IPO – Initial Public Offering

DEFINITION of IPO Initial Public Offering

IPO or Initial Public Offering is the abbreviation used to describe an initial public offering – the first sale of stock issued by a company.

WHAT IT IS IN ESSENCE

Prior to an IPO, the company is ‘private’ because its shares are only available to early investors.

In an IPO a company’s owners sell a portion of the firm to public investors. This is usually doing through an underwriting process that looks and acts a bit like a pyramid. The company negotiates a sale of its stock to one or more investment banks that act as an underwriter for the offering.

When a company embarks on an IPO, it lists a certain number of shares on a stock exchange in order to raise investment capital. IPOs are one of many ways in which companies are seeking to raise capital.

The other popular options are finding major investors, crowdfunding or using retained earnings.

HOW TO USE

After an IPO, share ownership is open out to the wider market. This is why IPOs have the title floating, flotation, or ‘going public’.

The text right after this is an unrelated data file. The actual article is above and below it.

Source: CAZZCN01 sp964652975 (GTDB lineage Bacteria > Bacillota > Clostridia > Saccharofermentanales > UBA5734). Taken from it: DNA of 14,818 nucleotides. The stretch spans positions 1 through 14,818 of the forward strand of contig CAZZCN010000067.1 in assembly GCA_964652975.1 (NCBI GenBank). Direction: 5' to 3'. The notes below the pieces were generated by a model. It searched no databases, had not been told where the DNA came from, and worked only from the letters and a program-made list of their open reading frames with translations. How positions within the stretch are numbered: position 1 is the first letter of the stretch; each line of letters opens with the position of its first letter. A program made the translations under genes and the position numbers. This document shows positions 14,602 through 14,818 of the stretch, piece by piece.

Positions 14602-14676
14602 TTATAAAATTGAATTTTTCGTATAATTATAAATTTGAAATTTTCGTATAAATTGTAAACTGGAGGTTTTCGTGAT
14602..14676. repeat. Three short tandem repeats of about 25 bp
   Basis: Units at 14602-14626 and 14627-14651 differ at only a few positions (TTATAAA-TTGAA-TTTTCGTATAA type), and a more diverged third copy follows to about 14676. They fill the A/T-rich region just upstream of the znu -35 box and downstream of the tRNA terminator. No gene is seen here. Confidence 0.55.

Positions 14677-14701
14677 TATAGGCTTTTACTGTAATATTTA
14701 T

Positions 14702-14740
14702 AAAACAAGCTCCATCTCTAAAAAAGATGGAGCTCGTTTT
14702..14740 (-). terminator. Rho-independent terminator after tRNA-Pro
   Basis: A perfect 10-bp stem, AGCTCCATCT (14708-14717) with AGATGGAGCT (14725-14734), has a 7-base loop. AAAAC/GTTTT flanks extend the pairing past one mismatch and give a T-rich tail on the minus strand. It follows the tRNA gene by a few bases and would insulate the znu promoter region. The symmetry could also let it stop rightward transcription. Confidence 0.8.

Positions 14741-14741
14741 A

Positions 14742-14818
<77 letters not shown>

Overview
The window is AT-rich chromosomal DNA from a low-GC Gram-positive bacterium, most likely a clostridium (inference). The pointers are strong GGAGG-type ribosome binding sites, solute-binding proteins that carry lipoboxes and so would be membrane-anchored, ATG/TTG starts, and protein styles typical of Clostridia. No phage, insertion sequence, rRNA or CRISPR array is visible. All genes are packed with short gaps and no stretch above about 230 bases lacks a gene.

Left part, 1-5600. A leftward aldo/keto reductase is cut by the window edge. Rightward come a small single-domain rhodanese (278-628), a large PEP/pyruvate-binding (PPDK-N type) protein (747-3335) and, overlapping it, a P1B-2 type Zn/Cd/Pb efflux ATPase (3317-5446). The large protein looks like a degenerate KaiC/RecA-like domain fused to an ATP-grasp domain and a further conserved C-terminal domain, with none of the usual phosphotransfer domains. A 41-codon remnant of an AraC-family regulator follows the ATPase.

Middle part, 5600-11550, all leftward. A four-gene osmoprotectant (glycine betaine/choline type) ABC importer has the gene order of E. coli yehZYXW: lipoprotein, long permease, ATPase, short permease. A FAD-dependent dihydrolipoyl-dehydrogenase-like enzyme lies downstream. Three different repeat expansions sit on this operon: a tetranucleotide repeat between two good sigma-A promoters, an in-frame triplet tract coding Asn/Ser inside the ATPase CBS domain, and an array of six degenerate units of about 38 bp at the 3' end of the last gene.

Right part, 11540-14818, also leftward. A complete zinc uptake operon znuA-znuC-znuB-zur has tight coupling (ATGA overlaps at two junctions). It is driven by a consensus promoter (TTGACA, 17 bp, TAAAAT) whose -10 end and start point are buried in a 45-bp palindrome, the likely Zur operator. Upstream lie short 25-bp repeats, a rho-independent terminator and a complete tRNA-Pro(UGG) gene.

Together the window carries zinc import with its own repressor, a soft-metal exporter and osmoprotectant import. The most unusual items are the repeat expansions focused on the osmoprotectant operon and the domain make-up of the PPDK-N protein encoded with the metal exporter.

A successful IPO can raise huge amounts of capital. Becoming listed on a stock exchange helps to increase the exposure, prestige and public image of the company. This means that IPOs can increase the firm’s sales and profit in the future and give a more accurate valuation of a stock.

Pros

For traders, a float can be a great way of buying a share of a company. Or taking a position on its price trajectory the moment it hits the stock market. IPOs also increase liquidity on the market, which makes it easier for buyers and sellers to fill their orders.

But, when a company is listed on a stock exchange, it becomes subject to the rules. And also regulations of a governing body. This the moment when the company has to disclose financial information.  And this can be useful to competitors. 

Cons

For traders, it makes the analysis of a company and its share price trajectory much easier because information is readily available.

IPO make considerable costs to the company and require it to make itself fit for the public eye. If the market disagrees with the IPO price, the share price can go lower straight away. These risks can make floating costs.